ANS Nuclear Cafe - submitted by Paul Bowersox

South Korean Nuclear Power - Are the Dark Times Over?

At ANS Cafe, Will Davis examines the recent very public setbacks experienced by the nuclear energy program in South Korea, and takes a look at how the program is coming out of troubling times with a new mindset (and new scrutiny) and is already checking off successes.


Yes Vermont Yankee - Meredith Angwin

Is fracking all it's fracked up to be?

Angwin describes a Dartmouth engineering school seminar which echoes her own conclusion that low prices for shale gas are part of a transient bubble. They are not the new world order.

Gas Pipelines and Fees.  Both are on their way.

Angwin notes Vermont's plans to tax gas pipelines to fill the Clean Energy Development Fund. Vermont Yankee had been forced to pay tens of millions into that fund. Now, the Vermont administration is looking for new sources of funding for their favorite renewable projects.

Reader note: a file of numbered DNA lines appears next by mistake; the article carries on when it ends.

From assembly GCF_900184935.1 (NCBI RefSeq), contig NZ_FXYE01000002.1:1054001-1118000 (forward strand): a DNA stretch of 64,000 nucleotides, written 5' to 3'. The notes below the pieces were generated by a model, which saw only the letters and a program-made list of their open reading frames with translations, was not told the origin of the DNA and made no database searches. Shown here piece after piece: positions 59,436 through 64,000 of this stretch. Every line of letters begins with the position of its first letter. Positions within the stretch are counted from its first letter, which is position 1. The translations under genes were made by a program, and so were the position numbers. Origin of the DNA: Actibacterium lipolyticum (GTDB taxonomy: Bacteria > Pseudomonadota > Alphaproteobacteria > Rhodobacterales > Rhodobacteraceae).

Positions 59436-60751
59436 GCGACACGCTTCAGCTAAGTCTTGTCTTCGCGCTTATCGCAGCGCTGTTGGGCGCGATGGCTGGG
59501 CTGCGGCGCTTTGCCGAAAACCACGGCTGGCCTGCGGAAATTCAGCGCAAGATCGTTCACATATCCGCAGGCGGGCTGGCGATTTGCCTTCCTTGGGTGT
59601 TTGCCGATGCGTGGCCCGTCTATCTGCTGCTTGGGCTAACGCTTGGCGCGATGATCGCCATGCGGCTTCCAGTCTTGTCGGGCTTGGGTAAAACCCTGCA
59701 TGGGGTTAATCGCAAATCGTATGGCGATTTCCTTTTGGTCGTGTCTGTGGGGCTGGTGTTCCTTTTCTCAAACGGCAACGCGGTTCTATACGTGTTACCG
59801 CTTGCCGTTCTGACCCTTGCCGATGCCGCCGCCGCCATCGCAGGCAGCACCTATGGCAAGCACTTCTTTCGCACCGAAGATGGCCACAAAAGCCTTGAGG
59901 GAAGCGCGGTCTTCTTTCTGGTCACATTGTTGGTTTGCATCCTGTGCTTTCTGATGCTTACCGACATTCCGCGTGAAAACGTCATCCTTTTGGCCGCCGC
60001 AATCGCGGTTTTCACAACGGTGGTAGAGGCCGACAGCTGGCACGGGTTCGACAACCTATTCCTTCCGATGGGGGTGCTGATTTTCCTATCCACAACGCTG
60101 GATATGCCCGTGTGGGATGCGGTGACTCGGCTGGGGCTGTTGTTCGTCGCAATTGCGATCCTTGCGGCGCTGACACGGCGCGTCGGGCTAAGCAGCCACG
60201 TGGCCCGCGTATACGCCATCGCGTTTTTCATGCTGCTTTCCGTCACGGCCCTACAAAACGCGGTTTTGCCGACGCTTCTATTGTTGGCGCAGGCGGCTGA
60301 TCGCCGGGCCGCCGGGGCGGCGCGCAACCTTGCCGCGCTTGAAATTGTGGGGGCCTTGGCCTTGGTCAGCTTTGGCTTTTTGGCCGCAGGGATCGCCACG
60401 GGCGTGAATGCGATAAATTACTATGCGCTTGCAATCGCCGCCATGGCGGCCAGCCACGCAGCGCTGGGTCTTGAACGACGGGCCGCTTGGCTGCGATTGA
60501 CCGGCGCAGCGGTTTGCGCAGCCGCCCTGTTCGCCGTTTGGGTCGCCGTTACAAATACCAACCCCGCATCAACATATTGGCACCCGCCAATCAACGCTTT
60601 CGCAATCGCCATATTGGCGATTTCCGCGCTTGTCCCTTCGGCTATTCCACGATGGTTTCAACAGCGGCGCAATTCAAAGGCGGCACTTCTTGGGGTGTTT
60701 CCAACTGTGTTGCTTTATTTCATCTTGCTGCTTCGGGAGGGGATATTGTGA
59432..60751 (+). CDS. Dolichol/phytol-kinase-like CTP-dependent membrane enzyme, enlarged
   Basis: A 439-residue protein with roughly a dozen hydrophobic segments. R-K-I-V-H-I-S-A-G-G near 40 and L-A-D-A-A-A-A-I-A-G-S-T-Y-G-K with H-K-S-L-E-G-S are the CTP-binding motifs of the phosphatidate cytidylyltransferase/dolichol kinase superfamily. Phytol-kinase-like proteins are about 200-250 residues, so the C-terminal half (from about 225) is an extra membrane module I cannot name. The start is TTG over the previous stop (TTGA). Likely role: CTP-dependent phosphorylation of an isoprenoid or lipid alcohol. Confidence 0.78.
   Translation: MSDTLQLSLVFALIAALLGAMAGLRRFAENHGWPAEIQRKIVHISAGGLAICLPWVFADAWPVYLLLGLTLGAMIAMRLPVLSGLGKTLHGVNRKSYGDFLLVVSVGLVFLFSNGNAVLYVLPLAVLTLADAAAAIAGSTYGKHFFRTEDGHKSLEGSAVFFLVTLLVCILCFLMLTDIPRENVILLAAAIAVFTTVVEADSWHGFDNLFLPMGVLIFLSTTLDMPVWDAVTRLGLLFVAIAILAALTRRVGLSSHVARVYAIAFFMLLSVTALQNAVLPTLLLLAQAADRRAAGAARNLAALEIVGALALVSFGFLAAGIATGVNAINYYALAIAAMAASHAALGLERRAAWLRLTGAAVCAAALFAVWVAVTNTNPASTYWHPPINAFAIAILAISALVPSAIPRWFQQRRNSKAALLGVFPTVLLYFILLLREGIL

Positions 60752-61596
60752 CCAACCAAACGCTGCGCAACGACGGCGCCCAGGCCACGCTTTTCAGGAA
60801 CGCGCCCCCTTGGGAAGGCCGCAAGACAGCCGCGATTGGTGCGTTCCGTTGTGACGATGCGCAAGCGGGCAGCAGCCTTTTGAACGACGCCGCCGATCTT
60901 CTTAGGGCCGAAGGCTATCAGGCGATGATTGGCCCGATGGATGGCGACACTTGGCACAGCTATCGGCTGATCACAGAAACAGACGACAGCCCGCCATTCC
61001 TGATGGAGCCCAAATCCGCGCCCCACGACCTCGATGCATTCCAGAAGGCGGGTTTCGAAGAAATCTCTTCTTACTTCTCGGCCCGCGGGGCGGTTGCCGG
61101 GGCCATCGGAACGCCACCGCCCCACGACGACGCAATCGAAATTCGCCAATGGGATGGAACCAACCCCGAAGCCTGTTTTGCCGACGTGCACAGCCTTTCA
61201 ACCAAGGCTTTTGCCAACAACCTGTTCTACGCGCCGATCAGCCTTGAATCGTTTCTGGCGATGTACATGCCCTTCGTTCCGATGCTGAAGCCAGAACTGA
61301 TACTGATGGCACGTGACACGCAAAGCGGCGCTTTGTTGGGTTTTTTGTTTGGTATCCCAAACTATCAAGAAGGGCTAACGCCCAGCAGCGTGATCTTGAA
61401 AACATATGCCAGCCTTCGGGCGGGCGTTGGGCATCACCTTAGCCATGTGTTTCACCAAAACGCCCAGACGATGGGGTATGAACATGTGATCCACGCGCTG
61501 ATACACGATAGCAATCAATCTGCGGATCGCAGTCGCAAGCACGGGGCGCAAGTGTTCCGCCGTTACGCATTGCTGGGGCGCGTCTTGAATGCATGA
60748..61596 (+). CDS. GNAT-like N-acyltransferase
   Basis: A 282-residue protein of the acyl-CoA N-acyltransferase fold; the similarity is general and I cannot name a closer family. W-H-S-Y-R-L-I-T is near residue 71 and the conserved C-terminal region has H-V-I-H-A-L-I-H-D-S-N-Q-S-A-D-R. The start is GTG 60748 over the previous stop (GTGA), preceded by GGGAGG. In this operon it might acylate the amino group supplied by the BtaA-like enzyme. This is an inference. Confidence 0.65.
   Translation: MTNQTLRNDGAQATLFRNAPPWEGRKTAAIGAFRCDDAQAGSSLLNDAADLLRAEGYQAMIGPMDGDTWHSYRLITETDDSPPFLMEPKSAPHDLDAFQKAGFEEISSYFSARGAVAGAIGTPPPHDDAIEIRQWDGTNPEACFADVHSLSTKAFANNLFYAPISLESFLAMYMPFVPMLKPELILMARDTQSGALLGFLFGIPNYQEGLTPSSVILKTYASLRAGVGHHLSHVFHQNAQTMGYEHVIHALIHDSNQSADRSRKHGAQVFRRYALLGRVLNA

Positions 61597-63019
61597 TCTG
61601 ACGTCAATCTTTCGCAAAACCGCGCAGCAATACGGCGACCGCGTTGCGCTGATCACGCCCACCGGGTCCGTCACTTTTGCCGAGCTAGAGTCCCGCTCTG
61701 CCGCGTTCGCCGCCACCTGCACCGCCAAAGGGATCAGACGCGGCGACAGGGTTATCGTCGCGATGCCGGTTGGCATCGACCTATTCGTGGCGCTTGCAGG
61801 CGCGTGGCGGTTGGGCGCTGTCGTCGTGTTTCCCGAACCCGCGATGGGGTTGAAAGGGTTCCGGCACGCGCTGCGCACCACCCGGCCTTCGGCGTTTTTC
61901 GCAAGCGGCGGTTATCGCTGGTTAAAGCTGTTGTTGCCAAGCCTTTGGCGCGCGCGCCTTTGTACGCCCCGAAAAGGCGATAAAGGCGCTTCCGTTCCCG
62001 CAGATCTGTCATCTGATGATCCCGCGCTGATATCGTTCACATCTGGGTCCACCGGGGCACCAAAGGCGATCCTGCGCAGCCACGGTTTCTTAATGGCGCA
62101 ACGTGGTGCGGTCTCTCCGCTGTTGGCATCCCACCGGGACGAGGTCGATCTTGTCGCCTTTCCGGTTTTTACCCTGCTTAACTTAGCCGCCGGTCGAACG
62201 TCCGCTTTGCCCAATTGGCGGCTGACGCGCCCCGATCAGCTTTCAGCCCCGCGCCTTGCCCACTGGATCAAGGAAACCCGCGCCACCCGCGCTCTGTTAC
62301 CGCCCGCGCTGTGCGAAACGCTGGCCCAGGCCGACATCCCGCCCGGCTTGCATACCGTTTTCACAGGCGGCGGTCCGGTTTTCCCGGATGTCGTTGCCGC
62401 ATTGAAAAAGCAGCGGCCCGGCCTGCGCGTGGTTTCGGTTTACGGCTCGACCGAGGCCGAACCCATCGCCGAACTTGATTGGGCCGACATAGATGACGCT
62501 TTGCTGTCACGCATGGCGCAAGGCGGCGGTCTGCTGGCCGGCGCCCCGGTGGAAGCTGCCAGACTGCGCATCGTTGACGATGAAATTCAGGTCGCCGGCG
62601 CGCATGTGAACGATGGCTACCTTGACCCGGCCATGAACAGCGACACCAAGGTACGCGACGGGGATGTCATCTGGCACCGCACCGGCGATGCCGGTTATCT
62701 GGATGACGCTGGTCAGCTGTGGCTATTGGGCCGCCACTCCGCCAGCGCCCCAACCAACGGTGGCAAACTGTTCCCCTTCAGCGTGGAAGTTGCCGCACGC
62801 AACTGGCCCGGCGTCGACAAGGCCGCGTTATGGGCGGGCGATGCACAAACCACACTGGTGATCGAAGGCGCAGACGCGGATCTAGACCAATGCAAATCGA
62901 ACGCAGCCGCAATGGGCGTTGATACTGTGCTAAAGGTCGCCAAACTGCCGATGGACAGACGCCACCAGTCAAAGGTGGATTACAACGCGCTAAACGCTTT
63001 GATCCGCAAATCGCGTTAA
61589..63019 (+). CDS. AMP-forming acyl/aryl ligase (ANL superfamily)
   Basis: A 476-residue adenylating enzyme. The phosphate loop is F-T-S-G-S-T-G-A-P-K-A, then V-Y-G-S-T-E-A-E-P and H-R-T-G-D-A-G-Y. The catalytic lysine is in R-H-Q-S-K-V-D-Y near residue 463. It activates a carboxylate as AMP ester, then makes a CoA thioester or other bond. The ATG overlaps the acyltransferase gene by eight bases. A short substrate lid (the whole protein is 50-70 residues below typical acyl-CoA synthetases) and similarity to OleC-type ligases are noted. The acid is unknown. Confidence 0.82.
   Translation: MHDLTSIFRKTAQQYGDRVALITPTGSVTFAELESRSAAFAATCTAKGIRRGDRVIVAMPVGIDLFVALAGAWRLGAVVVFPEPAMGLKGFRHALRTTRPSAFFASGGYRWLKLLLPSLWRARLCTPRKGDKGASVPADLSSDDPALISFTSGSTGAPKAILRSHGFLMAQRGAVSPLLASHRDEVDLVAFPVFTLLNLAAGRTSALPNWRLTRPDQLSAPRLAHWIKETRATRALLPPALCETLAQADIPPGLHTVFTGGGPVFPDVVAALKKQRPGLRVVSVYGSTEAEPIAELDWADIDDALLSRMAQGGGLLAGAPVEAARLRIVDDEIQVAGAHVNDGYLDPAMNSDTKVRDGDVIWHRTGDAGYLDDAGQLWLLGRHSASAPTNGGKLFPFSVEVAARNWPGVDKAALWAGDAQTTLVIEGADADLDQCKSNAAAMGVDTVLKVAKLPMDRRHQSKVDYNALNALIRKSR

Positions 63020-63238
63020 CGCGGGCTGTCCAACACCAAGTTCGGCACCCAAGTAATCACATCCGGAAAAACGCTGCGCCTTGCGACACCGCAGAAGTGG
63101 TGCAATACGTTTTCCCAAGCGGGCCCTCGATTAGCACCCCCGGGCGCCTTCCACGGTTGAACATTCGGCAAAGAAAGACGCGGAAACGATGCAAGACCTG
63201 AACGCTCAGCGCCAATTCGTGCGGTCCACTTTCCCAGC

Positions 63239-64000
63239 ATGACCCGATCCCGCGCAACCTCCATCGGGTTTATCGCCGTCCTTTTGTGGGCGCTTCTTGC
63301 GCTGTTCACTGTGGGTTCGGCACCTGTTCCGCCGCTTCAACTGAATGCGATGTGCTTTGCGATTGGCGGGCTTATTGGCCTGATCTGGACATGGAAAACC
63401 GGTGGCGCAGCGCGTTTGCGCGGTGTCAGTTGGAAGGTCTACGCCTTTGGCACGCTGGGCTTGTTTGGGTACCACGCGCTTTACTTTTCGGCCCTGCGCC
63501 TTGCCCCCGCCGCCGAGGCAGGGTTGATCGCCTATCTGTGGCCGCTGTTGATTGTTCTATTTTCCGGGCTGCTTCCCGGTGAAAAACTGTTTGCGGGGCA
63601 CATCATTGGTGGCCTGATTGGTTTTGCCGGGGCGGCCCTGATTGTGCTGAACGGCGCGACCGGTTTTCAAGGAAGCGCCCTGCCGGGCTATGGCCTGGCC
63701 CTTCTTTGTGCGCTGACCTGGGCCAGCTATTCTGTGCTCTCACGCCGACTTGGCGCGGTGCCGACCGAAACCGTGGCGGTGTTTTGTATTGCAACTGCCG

Atomic Insights - Rod Adams  (guest post by Robert Hargraves)

Alvin Weinberg's Liquid Fuel Reactors

Physicist Alvin Weinberg worked on the Manhattan Project and later co-invented the pressurized water nuclear reactor. As Director of Oak Ridge National Laboratory he led development of liquid fuel reactors, including walk-away-safe liquid fluoride thorium reactors with inexhaustible fuel. Today such cheap, safe, clean energy has the potential to economically displace worldwide coal burning, inspiring many efforts to implement Weinberg’s achievements.


The Hiroshima Syndrome - Leslie Corrice

Is there Fukushima Radiation on the US West Coast?

Les Corrice presents a summary of the contamination issues relative to the North American Pacific Coast.  As of February, 2014, no Fukushima isotopes had been detected.


Forbes - Jim Conca

Obama's Climate Goals Jeopardized by Shutting Working Nuclear Plants

Concern is mounting in the Obama administration over a growing number of nuclear reactors that are being closed prematurely, for no reason other than a failure of the energy market structure in the United States.  These threaten America's ability to achieve any emissions goals in the future.